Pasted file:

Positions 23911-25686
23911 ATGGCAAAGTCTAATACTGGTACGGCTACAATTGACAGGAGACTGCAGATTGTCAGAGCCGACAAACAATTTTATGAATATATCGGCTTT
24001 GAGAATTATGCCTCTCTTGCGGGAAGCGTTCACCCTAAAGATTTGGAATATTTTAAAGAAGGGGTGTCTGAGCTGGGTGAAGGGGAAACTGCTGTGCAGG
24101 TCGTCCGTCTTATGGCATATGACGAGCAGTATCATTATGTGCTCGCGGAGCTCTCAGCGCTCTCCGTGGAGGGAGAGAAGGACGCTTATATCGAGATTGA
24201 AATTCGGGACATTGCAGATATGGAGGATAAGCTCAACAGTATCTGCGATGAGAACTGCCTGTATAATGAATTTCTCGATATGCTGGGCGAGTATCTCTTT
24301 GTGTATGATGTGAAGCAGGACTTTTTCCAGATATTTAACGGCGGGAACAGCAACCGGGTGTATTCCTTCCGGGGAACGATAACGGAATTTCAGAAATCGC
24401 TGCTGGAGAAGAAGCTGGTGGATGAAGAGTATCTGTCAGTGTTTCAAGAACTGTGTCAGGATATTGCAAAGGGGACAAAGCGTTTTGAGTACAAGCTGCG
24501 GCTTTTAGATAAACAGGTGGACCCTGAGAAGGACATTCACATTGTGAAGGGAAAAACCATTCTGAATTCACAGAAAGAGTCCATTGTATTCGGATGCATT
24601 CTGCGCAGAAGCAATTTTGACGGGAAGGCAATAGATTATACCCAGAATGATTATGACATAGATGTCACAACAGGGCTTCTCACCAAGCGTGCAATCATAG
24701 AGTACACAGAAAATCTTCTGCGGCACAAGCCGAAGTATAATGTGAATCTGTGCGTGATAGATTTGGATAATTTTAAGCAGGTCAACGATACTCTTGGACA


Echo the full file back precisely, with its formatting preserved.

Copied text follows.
Positions 23911-25686
23911 ATGGCAAAGTCTAATACTGGTACGGCTACAATTGACAGGAGACTGCAGATTGTCAGAGCCGACAAACAATTTTATGAATATATCGGCTTT
24001 GAGAATTATGCCTCTCTTGCGGGAAGCGTTCACCCTAAAGATTTGGAATATTTTAAAGAAGGGGTGTCTGAGCTGGGTGAAGGGGAAACTGCTGTGCAGG
24101 TCGTCCGTCTTATGGCATATGACGAGCAGTATCATTATGTGCTCGCGGAGCTCTCAGCGCTCTCCGTGGAGGGAGAGAAGGACGCTTATATCGAGATTGA
24201 AATTCGGGACATTGCAGATATGGAGGATAAGCTCAACAGTATCTGCGATGAGAACTGCCTGTATAATGAATTTCTCGATATGCTGGGCGAGTATCTCTTT
24301 GTGTATGATGTGAAGCAGGACTTTTTCCAGATATTTAACGGCGGGAACAGCAACCGGGTGTATTCCTTCCGGGGAACGATAACGGAATTTCAGAAATCGC
24401 TGCTGGAGAAGAAGCTGGTGGATGAAGAGTATCTGTCAGTGTTTCAAGAACTGTGTCAGGATATTGCAAAGGGGACAAAGCGTTTTGAGTACAAGCTGCG
24501 GCTTTTAGATAAACAGGTGGACCCTGAGAAGGACATTCACATTGTGAAGGGAAAAACCATTCTGAATTCACAGAAAGAGTCCATTGTATTCGGATGCATT
24601 CTGCGCAGAAGCAATTTTGACGGGAAGGCAATAGATTATACCCAGAATGATTATGACATAGATGTCACAACAGGGCTTCTCACCAAGCGTGCAATCATAG
24701 AGTACACAGAAAATCTTCTGCGGCACAAGCCGAAGTATAATGTGAATCTGTGCGTGATAGATTTGGATAATTTTAAGCAGGTCAACGATACTCTTGGACA